Case Presentation: A 68-year-old African-American woman with known history of refractory IgG kappa multiple myeloma presented with fever, congestion, and purulent drainage from both ears that had been progressively worsening over the past week. She initially attributed her symptoms to sinus infection and self-treated with a Neti Pot using non-sterile water. The Neti Pot was several months old and had not been disinfected since purchase.
Physical examination revealed an acutely ill-appearing woman with obstructed visualization of both ears due to purulent drainage. The remainder of her physical examination was unremarkable and she did not have indwelling intravascular access. Computed tomography (CT) and magnetic resonance imaging (MRI) of the head and sinuses demonstrated fluid in the tympanic cavities and mastoid air cells bilaterally with paranasal sinus mucosal density and air fluid levels in the maxillary sinuses. Blood cultures grew Burkholderia cepacia susceptible to piperacillin-tazobactam and meropenem. She was treated with four weeks of intravenous (IV) piperacillin-tazobactam along with micro-debridement of both ears. She responded well to therapy, repeat blood cultures were sterile, and she made a complete recovery.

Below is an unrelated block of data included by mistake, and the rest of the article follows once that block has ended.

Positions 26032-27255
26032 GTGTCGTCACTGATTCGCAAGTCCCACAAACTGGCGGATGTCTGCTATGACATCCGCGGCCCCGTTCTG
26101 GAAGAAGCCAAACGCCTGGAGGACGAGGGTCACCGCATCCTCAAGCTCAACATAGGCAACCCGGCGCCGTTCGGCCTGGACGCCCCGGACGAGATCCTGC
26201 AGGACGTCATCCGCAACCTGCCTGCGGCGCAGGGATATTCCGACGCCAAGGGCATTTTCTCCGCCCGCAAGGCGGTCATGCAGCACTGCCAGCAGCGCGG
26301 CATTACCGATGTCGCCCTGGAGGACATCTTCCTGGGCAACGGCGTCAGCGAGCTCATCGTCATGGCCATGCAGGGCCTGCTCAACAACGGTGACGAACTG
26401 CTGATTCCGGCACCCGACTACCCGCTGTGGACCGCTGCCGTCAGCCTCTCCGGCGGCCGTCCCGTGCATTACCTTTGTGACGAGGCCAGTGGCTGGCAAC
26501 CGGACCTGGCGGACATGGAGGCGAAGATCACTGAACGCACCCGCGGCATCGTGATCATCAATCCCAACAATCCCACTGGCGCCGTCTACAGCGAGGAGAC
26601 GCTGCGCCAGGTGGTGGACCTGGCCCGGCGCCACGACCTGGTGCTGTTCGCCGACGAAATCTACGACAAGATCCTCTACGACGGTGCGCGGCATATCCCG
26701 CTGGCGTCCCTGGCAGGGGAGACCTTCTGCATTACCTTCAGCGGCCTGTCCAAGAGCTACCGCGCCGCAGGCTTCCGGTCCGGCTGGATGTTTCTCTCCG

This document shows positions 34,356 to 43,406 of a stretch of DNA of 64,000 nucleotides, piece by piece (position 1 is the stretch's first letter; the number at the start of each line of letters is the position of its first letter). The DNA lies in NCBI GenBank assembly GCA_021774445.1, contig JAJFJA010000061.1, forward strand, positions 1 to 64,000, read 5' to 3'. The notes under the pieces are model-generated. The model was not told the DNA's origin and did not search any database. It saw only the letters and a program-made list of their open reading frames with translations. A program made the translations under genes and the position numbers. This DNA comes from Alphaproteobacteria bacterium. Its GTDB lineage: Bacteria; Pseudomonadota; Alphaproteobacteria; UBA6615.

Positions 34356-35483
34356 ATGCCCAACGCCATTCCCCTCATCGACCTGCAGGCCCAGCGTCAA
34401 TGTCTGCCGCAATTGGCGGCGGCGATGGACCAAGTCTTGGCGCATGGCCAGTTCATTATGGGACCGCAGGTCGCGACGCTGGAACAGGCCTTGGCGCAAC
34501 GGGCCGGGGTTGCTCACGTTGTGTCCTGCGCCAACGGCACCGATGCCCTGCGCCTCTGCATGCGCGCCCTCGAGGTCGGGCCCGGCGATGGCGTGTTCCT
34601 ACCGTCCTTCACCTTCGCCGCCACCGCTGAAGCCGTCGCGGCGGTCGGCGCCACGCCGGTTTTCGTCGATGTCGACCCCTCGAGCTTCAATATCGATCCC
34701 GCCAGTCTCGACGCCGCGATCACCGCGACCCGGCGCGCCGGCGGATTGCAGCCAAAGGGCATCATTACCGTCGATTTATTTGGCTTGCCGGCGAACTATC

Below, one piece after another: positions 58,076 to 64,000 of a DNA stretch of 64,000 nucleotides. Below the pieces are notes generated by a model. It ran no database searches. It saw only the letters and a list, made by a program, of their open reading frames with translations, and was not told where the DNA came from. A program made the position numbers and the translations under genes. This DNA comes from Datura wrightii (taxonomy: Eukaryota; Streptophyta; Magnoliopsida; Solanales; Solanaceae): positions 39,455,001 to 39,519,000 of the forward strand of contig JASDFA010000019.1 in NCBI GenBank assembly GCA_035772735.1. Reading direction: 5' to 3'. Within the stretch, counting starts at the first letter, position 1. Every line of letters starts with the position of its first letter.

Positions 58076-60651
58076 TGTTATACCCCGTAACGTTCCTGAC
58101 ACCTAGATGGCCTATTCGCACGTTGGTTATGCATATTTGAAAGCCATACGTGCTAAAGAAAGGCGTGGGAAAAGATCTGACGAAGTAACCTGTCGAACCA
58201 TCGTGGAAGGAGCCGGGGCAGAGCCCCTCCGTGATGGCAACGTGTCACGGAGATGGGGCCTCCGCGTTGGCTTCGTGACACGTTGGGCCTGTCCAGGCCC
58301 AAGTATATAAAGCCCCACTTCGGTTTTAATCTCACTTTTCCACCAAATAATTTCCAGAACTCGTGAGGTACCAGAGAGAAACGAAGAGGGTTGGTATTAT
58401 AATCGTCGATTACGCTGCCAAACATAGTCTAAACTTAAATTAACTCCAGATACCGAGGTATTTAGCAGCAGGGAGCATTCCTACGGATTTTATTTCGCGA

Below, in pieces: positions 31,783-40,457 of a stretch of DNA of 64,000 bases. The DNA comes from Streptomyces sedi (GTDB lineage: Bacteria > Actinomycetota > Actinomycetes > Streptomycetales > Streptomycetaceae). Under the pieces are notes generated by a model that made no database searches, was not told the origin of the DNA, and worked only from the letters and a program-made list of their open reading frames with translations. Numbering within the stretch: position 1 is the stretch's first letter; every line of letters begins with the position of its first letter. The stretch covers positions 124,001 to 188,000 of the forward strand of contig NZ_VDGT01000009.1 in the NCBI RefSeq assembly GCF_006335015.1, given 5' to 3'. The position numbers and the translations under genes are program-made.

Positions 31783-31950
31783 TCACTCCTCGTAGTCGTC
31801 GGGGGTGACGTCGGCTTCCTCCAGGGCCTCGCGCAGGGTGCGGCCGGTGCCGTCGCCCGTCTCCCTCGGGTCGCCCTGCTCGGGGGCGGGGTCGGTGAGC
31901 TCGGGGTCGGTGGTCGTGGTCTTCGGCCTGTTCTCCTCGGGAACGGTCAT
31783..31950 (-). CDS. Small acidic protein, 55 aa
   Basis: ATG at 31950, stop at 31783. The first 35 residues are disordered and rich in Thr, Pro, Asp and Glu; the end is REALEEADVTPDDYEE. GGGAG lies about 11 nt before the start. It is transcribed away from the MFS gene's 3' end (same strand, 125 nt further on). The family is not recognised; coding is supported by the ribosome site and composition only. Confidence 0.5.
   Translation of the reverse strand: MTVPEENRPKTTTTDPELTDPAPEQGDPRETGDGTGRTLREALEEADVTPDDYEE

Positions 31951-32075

Discussion: Burkholderia cepacia is an aerobic gram-negative bacillus commonly seen in soil and moist environments and has propensity to survive in aquatic environments. Most cases of B. cepacia bacteremia reported in the literature are in patients with cystic fibrosis. However, B. cepacia has recently been identified as an important opportunistic pathogen in hospitalized and immunocompromised patients. There have been several studies reporting hospital outbreaks of B. cepacia emerging from a single contaminated source such as nebulizer solutions, medical devices, intravenous solutions, and mouthwash. A case-control study among intensive care unit (ICU) patients without cystic fibrosis demonstrated B. cepacia bacteremia in patients with recent bronchoscopies, tracheostomy, and/or presence of a central line before bacterial isolation. There have even been reports documenting the growth of B. cepacia in water systems and colonizing bottled water. B. cepacia pseudobacteremia is also noted in numerous reports, but true bacteremia caused by B. cepacia is rare. In our case, the patient was not hospitalized in the ICU, did not have cystic fibrosis, did not have an indwelling line, and had not had invasive procedures. Instead, this was a unique case of B. cepacia isolation caused by probable environmental contamination after improper use of a Neti Pot with non-sterile water. It is important to note B. cepacia is often resistant to many common antibiotics and therefore treatment plans can be complicated. Management primarily focuses on prevention of the infection.

Conclusions: It is important to educate immunocompromised patients about the dangers of common home remedies, which may increase their risk of infections.